Iowa State coach Fred Hoiberg has emerged as an intriguing NBA head-coaching candidate, multiple front-office executives told Yahoo! Sports.
After resurrecting the Cyclones program and nearly pushing them into the Sweet 16 of the 2013 NCAA tournament, Hoiberg's college coaching success, combined with his pro pedigree, has convinced league officials he's the ideal college coach to make the transition to pro basketball.
"If I had to make a hire this year, [Hoiberg] would be one of the first calls I'd make," one NBA general manager told Yahoo! Sports on Sunday. "He is a natural for our league."
Among seven GMs contacted on Sunday, there wasn't a single one who expressed skepticism about Hoiberg's ability to make an immediate leap to an NBA coaching job should he have a desire to do so.
Two GMs who expect to have openings told Yahoo! Sports that they planned to feel out Hoiberg's interest in the NBA once they begin search processes.
After 10 years as an NBA player and four more in the Minnesota Timberwolves' front office, Hoiberg has long been respected professionally and well liked personally within the NBA.
In three seasons at Iowa State – which include two NCAA tournament trips and victories – Hoiberg has shown himself to be one of the rising stars in the coaching profession.
Iowa State lost 78-75 to Ohio State in the third round of the West Region on Sunday, ending the Cyclones' season at 23-12. Hoiberg has his best recruiting class arriving on campus in the fall.
Prying Hoiberg out of Ames, Iowa, won't be easy. He grew up in Ames, graduated from Iowa State and has shown a strong inclination to coach his alma mater for the long term. Long ago, his popularity and loyalty in the community gave him his nickname of "The Mayor." Hoiberg has long expressed a desire for his children to have a similar upbringing in Ames as he did.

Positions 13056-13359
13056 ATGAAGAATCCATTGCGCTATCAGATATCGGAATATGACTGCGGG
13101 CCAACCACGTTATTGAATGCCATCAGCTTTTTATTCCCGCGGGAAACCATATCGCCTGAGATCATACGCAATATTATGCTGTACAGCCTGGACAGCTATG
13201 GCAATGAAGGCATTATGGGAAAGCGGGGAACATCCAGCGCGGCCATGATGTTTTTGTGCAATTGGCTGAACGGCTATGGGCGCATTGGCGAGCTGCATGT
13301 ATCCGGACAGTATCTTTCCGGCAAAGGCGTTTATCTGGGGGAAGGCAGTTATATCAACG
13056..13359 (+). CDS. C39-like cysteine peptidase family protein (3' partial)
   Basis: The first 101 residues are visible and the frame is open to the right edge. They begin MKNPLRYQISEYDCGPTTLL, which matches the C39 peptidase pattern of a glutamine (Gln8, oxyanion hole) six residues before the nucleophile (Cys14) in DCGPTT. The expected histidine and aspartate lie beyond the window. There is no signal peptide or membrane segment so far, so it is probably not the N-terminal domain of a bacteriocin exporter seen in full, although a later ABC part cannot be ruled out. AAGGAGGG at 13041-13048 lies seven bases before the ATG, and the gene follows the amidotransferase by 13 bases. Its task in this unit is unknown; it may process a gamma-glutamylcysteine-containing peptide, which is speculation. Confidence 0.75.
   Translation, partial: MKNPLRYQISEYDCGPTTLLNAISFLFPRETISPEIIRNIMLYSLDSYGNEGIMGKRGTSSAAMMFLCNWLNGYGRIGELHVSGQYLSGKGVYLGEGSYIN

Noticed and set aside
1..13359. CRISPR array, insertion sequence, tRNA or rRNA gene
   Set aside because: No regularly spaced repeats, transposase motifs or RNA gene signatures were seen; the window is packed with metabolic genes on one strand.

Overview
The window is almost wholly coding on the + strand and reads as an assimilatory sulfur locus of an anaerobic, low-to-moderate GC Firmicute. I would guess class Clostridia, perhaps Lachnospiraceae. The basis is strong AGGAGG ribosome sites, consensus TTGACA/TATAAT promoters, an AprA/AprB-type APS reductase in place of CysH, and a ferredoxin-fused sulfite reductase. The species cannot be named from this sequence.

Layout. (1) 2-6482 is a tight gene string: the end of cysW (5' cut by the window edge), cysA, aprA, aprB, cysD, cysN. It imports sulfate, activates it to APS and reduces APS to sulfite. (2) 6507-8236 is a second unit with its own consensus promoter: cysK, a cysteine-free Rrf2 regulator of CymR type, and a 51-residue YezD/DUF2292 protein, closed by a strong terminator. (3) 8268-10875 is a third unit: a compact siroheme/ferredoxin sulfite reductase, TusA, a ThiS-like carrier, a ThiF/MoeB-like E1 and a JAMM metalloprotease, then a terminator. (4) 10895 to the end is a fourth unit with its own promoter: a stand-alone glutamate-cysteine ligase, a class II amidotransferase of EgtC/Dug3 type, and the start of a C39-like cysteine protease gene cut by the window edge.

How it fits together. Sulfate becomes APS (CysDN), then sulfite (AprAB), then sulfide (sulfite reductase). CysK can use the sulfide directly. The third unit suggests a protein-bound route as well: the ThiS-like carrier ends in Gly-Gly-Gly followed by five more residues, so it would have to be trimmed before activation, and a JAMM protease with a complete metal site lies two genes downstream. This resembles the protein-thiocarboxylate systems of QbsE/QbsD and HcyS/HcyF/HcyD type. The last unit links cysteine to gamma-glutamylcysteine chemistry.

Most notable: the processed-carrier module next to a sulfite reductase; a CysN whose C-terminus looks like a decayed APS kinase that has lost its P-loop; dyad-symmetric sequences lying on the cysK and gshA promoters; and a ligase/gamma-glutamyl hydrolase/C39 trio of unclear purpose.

After beating Connecticut in the 2012 NCAA tournament and earning the Big 12 coach of the year award, Iowa State gave Hoiberg an eight-year contract extension that pays him approximately $1.5 million a year.
Eight years ago, Hoiberg's NBA career ended prematurely with heart surgery for an enlarged aortic root. Doctors inserted a pacemaker into Hoiberg and future heart procedures haven't been ruled out.
Nevertheless, Hoiberg has the perfect disposition, proven Xs-and-Os acumen and understanding of the NBA to make himself an attractive candidate. The Cyclones play a fast, pro-style offense.
"It would need to be a long-term commitment, because he could stay at Iowa State forever," says one assistant GM who stays in contact with Hoiberg.
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